Conservation farming offers reprieve from mining threat

In the drive to mine the wealth of Mpumalanga, many productive farms
have been turned into open cast mines while others wait to be dug up. Investing in soil which is soon to be mined presents some challenges
to the farmer. Lindi van Rooyen visited Ivan Enslin to see how an
appropriate soil management plan can save money and optimise yield.

The Kendal power station, towering over Klipfontein, brings increased mining activity to the area.
Photo: Lindi van Rooyen

“I’ve had to put my dreams in a box on the shelf for the last seven years. I had expansion plans for this farm which included putting up a silo, but my hands are tied,” says Ivan Enslin. Behind Ivan’s maize lands is the Kendal power station and several coal mines. He shrugs his shoulders, indicating a level of disheartenment common to many farmers in his situation. Pointing to the electric fencing around the farm and the security cameras he says, “That’s where my money goes now. Theft comes with the influx of people looking for jobs at the mines. They will steal to buy a loaf of bread.”

Ivan Enslin is a third generation farmer whose current family farm, Klipfontein in Ogies, was bought by Ivan’s father. Now he and his son Francois have a year and a half of farming ahead of them before their land is turned into an open cast mine. In 2007 Ivan was approached by mining companies Anglo American, BHP Billiton and Xstrata. Company representatives told him that the farm would be valued based on the infrastructure already there and on his crop yield.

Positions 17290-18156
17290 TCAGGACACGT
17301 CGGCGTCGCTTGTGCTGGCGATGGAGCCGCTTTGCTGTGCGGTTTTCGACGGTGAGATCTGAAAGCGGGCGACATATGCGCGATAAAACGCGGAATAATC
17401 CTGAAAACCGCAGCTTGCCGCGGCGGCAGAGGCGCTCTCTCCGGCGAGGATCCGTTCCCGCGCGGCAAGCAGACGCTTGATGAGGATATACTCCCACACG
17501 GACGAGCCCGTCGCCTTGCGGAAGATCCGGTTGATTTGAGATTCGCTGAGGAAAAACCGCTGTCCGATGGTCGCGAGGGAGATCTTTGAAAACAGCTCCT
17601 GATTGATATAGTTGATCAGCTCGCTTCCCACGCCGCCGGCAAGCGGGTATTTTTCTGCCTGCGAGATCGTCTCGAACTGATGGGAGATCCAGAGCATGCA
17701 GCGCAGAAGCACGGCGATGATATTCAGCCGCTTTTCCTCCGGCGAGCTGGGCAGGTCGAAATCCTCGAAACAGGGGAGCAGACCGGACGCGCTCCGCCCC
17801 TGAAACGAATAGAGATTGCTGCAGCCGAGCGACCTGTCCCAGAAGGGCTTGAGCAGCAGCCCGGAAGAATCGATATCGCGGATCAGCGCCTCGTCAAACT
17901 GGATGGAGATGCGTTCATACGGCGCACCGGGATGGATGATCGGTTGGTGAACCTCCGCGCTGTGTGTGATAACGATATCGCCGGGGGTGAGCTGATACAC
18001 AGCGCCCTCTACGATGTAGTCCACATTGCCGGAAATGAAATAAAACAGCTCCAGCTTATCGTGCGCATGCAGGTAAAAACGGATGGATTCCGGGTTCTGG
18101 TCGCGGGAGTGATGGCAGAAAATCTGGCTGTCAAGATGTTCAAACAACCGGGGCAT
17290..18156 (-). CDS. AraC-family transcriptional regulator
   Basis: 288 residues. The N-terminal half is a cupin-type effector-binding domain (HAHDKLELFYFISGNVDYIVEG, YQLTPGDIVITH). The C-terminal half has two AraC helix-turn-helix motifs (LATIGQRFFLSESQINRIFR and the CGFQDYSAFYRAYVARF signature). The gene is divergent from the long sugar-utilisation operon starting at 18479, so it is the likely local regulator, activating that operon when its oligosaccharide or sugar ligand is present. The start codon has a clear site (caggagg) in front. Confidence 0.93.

“If I wanted to put up a silo I would have to do so at my own cost and could not claim the value back when the farm was sold,” he explains. Then the recession brought the deal to a halt and Ivan was left not knowing when the farm would be bought or how many seasons he had left for crop production. “I stopped investing in my soil and did only the bare minimum. “By the third year there was a 20% drop in yield and I realised that I had to find a way to correct the soil, without over-capitalising.”


(From left)Francois Enslin, Gert Coetzer (consultant) and Ivan Enslin.

Soil recipe
The Enslins rotate 700ha of dryland maize and 700ha soya beans annually and there is an average annual rainfall of between 680mm and 730mm. Ivan brought in Gert Coetzer, an independent consultant in biological and no-till farming to work out a soil programme for Klipfontein that would save him money and maintain his crop yields. Gert’s programme is built on three fundamentals: crop rotation, maintaining a layer of mulch on the soil surface and no-till crop production that does not disturb the soil and its natural processes.

“Mulch is crucial as it keeps the soil cool and reduces water evaporation. The mulch decomposes and releases nutrients back into the soil for the plant. It also ensures a soil structure with a high organic material content which provides food for the soil micro-organisms. These in turn aid in the plant’s nutrient uptake and improve the cation-exchange capacity (CEC) of the soil.”

Gert explains that the efficiency of nitrogen is increased by 15% to 35% if fertiliser is correctly organically buffered and the micro biological levels in the soil are correct. “Micro-organisms must convert nutrients into a form that plants can utilise. Plants cannot fully utilise chemical fertiliser in its original state.” 

Before planting soya beans and maize Gert ensures the proper decomposition process and soil health by putting basic micro-organisms in the soil using Microbial Solution’s Landbac at 1l/ ha and Genesis Humates at 4l/ ha. These are sprayed onto the post-harvest crop residue with a self-propelled crop sprayer. Glyphosate is applied for weed control at a standard rate of 3l/ha. There are two spray applications, one after harvesting and another before planting.